The lawyers of Phillips & Mille Co., L.P.A. have seen an increasing need for dependable legal advice that addresses the interests of two groups that continue to grow in size: the elderly and their middle-aged adult children. As people age, they become aware of the need to anticipate and plan for asset protection, long-term care, and medical emergencies for themselves and their elderly parents. Many retired people can benefit as well from advice about Medicaid planning, powers of attorney and living wills.
Many middle-class families face the potential for problems with eligibility for Medicaid. As a needs-based program, Medicaid limits the value of assets that an individual or family can own before benefits are awarded. Our lawyers will work with you to assess your current and projected eligibility for Medicaid benefits. We'll also suggest ways to maximize the value of your exemptions so that you won't have to spend down more assets than absolutely necessary to protect your assets from Medicaid in the event of long-term needs. Additionally, we can advise you about arranging and financing in-home assistance or residential care as useful alternatives to conventional nursing home care, which is generally a choice of last resort.
We encourage our clients to plan for medical emergencies and extended disability through powers of attorney and living wills. These instruments appoint trusted persons to handle your medical treatment, financial affairs, and even difficult life support decisions under defined conditions of incapacity, coma or terminal illness.
Poverty Levels Affect Eligibility-2010 Guidelines
Federal poverty level (FPL) guidelines for 2009 were re-published January 22, 2010, to remain in effect until at least March 1, 2010. 75 FR 3734 (January 22, 2010). The brief continuation of 2009 guidelines was authorized by the Department of Defense Appropriations Act 2010 (Pub. L. 111-118). The guidelines affect eligibility levels for many public benefits, including health benefits for older people and people with disabilities. See, e.g., 74 FR 4199, (January 23, 2009).
The published poverty levels merely state a dollar figure for different-sized family units. They do not address issues of what income is included, what deductions from income are allowed, who is included in a family unit or other use issues. These questions are addressed by the individual programs relying on the poverty guidelines. The amounts given below apply to the 48 contiguous states and Washington, DC. Rates for Alaska and Hawaii are slightly higher. A complete list of FPLs is available at http://aspe.hhs.gov/poverty/09poverty.shtml.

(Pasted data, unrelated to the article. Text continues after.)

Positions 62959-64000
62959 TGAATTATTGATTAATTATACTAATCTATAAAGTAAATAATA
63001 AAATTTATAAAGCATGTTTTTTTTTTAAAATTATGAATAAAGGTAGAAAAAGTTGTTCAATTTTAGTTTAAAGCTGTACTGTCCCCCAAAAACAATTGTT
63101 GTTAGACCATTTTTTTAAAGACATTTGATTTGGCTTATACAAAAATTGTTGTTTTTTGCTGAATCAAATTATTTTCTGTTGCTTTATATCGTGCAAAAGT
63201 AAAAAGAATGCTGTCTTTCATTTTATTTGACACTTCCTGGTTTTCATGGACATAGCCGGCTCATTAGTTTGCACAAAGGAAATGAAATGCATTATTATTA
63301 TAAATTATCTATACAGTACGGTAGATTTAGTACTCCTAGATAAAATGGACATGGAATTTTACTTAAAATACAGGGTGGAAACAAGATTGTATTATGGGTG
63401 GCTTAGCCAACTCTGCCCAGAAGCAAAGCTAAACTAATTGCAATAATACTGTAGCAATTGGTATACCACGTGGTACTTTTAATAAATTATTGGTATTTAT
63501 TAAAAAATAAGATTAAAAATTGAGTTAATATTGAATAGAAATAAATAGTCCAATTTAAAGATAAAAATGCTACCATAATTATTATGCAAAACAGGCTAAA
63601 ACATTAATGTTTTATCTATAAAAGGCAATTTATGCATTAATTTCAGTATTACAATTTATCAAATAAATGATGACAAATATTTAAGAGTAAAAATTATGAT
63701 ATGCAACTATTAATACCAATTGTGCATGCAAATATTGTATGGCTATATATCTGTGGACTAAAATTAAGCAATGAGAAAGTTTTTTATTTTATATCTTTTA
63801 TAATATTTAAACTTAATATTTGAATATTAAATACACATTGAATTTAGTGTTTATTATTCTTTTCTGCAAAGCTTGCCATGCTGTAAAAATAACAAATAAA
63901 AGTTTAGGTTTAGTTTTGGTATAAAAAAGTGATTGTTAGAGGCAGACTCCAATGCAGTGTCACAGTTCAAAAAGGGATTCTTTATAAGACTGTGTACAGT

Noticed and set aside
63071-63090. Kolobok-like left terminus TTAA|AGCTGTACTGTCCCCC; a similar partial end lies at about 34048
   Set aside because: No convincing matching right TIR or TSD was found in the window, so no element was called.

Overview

Federal health programs affecting older people and people with disabilities that rely on federal poverty guidelines:
People with Full Medicaid:
Poverty Level Aged and Disabled (PLAD): States can choose to provide full Medicaid benefits to aged and disabled individuals with incomes up to 100% of the federal poverty level (FPL). For states choosing 100% FPL as their ceiling, eligibility levels for early 2010 will continue to be $902.50/month ($10,830/year) for an individual; to $1214.17/month ($14,570/year) for a couple.
Amounts protected for the at-home spouse of a Medicaid nursing facility resident: Medicaid law allows for certain levels of income and resources to be protected for the community spouse of a nursing facility resident whose care is paid for by Medicaid and who otherwise would have to pay most of her/his income to the facility. The minimum amount of income protected is 150% FPL for two people ($1,821.25/month. Other protected amounts for 2010, not linked to FPL, are maximum monthly protected income, $2,739; minimum resource allowance, $21,912; and maximum resource allowance, $109,560.
People in Medicare Savings Programs:
Qualified Medicare Beneficiaries (QMBs): States must be responsible for all Medicare cost-sharing for Medicare beneficiaries with incomes up to 100% FPL and limited resources. For this group, the 2009/early 2010 level is $902.50/month ($10,830/year) for an individual; to $1214.17/month ($14,570/year) for a couple.